There’s no doubt that many customers save money by switching to solar. And in many states, which have net-metering provisions, you can get a credit on your utility bill for generating excess solar energy and putting it on the grid. But setting up a solar system very rarely comes at no cost to the consumer.Â
Several ads that Business Insider reviewed also appear as though they were published or backed by an authoritative source, such as a news outlet.Â
For example, some ads â€” which Facebook removed because they had no disclaimer about who paid for them â€” were posted by a page called El Paso County News. The page appears to be associated with a company called Skyline Solar.Â
The ads claim that “Colorado Springs utility is now paying El Paso County homeowners for switching to solar.” Skyline Solar did not respond to a request for comment.Â
To feign legitimacy, other ads use state seals, pages that appear as if they’re formal associations or societies, or a “.org” URLs, which tend to be associated with nonprofits.Â
According to Lopes, bad solar ads could be especially harmful for older adults in the wake of the pandemic.Â
“This is especially a problem for seniors who are spending more time online now,” he said. “They’re even more vulnerable to misleading advertisements.”Â
The worst-case scenario is that customers, regardless of age, end up overpaying for a solar system or lock themselves into a longterm lease that includes monthly payments that they can’t afford.Â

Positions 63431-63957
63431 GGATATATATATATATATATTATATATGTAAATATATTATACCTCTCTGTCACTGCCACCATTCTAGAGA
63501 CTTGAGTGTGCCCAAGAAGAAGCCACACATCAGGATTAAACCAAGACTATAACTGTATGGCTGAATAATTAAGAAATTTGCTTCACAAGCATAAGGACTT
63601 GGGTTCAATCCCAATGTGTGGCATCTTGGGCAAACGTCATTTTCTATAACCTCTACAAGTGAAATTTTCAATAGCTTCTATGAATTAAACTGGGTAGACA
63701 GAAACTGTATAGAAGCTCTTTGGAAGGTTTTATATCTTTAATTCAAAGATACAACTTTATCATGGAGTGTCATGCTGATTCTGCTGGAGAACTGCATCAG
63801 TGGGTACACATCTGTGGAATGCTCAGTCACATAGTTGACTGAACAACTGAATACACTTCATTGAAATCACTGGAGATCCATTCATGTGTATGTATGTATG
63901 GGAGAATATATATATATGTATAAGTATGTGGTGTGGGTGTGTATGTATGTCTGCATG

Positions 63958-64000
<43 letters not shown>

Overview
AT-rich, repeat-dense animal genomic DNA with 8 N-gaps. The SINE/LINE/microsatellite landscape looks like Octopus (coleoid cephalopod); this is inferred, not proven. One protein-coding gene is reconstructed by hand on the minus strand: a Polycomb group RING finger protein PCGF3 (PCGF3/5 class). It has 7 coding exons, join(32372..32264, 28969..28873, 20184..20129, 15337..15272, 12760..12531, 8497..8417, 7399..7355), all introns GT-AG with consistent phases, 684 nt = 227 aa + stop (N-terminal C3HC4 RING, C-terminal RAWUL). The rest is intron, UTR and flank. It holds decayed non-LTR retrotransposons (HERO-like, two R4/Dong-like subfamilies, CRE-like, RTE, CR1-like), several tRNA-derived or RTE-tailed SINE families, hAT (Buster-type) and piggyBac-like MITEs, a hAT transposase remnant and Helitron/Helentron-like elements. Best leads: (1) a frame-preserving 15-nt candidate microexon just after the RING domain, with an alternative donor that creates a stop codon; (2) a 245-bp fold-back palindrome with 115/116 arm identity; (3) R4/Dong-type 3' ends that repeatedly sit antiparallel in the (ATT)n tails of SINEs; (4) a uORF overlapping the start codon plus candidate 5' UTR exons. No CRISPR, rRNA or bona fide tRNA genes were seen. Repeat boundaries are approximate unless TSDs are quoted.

But bad ads also simply add confusion to the process of going solar, which already eludes many, an EnergySage spokesperson said in an email.Â
“Misleading solar ads create confusion and distrust about the true costs and benefits of going solar,” the spokesperson said. “When you consider how little the average consumer understands about the technology, the cost, or the buying process, these ads become all the more predatory and harmful.”
Add in the barrage of calls that ensue after someone submits to a misleading ad and the process can turn people off to solar altogether, no matter that it’s an important source of clean energy.Â
“It can also be a major turn off for people who are homeowners who want solar and who have the money but don’t want to be harassed,” Aggarwal said.Â
But while the pandemic may be driving more lead generation online, misleading solar ads are nothing new â€” and neither are efforts to stamp them out.Â
A number of different agencies including CALSSA and the Solar Energy Industries Association (SEIA) focus on consumer protection and say they’ve been working on this issue for some time. SEIA’s general counsel, John Smirnow, told Business Insider that the association has an “ongoing dialogue with the lead generation community.”Â
“But there are bad actors out there so we have to constantly be vigilant to shut them down,” he added.Â
Have you come across misleading solar ads online? Please reach out at firstname.lastname@example.org